At this point in time, I think it’s pretty safe to say that most people have heard of President Obama’s health care reform, the Affordable Care Act. Perhaps you’ve heard it referred to as “Obamacare,” or are simply aware that all Americans are supposed to have access to health insurance, thanks to the current administration. With this revolutionary new law, all citizens are mandated to carry health insurance with the hopes for improved access to quality care. But have you heard the classic idiom, “you can lead a horse to water, but you can’t make him drink?” If all individuals have access to benefits, will they use them? A new study has discovered that the answer to this question is “no,” at least in terms of dental insurance.
Research conducted at the University of Maryland School of Dentistry and published in the American Journal of Public Health, suggests that dental insurance alone is not enough to get people into the dental chair. According to first author, Richard J. Manski, DDS, MBA, PhD, professor and chief of Dental Public Health, “you need to offer some inducements, some promotional campaign to change people’s attitudes and beliefs.” Data from the Health and Retirement Study of 2008 was analyzed to learn more about which older Americans had insurance, which did not, and who was receiving dental care. Personal characteristics, such as race, marital status, age, gender, and health status were also factored in. Researchers found that when coverage was offered to uninsured individuals, many chose not to seek out dental care.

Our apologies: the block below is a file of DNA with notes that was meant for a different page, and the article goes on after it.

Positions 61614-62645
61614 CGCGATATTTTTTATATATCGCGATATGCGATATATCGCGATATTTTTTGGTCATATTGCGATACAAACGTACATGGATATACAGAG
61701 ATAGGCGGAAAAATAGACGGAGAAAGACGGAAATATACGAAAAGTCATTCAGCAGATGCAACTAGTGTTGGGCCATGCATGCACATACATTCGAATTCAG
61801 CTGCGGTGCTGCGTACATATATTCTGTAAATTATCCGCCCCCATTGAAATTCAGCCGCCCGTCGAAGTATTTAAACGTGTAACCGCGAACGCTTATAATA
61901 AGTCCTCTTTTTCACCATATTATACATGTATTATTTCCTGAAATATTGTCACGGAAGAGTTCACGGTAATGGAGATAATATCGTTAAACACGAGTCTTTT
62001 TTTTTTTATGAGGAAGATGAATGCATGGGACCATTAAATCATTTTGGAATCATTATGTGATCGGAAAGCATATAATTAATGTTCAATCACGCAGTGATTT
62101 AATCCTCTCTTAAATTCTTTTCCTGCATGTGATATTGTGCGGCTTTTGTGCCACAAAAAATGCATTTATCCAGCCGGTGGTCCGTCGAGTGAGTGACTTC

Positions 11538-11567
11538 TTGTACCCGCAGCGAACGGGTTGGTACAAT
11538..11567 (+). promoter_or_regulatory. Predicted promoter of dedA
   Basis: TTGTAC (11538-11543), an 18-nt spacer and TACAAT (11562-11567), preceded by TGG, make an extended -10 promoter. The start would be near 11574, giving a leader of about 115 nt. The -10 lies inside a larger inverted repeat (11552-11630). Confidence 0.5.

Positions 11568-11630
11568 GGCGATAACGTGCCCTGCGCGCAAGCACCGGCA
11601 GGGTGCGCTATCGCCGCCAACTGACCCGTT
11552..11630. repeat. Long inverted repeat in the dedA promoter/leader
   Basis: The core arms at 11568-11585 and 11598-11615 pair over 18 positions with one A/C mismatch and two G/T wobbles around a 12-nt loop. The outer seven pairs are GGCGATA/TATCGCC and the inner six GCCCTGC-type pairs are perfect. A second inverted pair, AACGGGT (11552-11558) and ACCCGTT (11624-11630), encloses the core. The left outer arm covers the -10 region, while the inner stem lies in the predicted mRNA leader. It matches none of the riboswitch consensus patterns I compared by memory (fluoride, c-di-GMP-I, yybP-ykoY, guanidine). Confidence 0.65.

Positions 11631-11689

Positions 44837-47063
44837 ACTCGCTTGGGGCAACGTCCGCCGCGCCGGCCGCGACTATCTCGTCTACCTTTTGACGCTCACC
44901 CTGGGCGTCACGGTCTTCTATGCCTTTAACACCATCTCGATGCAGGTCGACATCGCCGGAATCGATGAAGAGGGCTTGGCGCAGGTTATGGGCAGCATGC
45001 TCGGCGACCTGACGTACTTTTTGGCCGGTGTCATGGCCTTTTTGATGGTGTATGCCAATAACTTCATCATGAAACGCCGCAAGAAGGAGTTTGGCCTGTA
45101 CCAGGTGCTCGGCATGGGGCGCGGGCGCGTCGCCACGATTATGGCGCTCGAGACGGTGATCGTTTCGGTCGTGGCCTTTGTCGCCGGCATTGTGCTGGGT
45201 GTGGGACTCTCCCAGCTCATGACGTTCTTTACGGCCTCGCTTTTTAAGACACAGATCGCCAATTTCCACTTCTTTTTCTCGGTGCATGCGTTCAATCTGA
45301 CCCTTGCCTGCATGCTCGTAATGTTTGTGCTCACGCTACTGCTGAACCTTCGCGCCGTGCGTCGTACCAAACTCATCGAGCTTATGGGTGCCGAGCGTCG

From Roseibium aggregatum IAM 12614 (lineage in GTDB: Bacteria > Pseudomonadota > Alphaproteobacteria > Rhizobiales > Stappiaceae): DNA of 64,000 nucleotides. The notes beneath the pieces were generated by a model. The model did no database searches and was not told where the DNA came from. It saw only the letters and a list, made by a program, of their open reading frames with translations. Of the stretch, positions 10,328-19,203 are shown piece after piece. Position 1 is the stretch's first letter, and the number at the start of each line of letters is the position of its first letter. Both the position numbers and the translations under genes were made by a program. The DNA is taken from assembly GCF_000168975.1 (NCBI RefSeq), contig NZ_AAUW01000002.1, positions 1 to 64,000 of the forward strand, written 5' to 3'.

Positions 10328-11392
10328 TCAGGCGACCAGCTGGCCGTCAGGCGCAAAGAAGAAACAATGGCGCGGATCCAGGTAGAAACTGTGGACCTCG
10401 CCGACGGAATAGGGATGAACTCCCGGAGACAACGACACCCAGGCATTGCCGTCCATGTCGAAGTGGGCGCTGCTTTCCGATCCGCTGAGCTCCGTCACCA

Some factors attributed to this behavior can’t be changed, such as age and gender, but others can be impacted through outreach. For many individuals, knowledge, beliefs, attitudes, health status, and income keep them from seeing a dentist, but the scientists believe that through education and marketing outreach, these people may change their oral hygiene habits. If more people understand the important role oral health plays in overall wellness, they may be more likely to seek care. Additional strategies suggested by researchers included lowering the unemployment rate and increasing the number of providers available. Experts agree that the process of getting people to use dental coverage should not be viewed as a short-term process. According to Manski, “we need to set long-term goals for such things and understand that dental coverage and use is a long-term issue.” Visiting a dentist for regular cleanings and exams is viewed by many as an expendable luxury, unnecessary to maintain health. This trend is unlikely to change without public outreach and education, sparking many to call for more national oral health initiatives.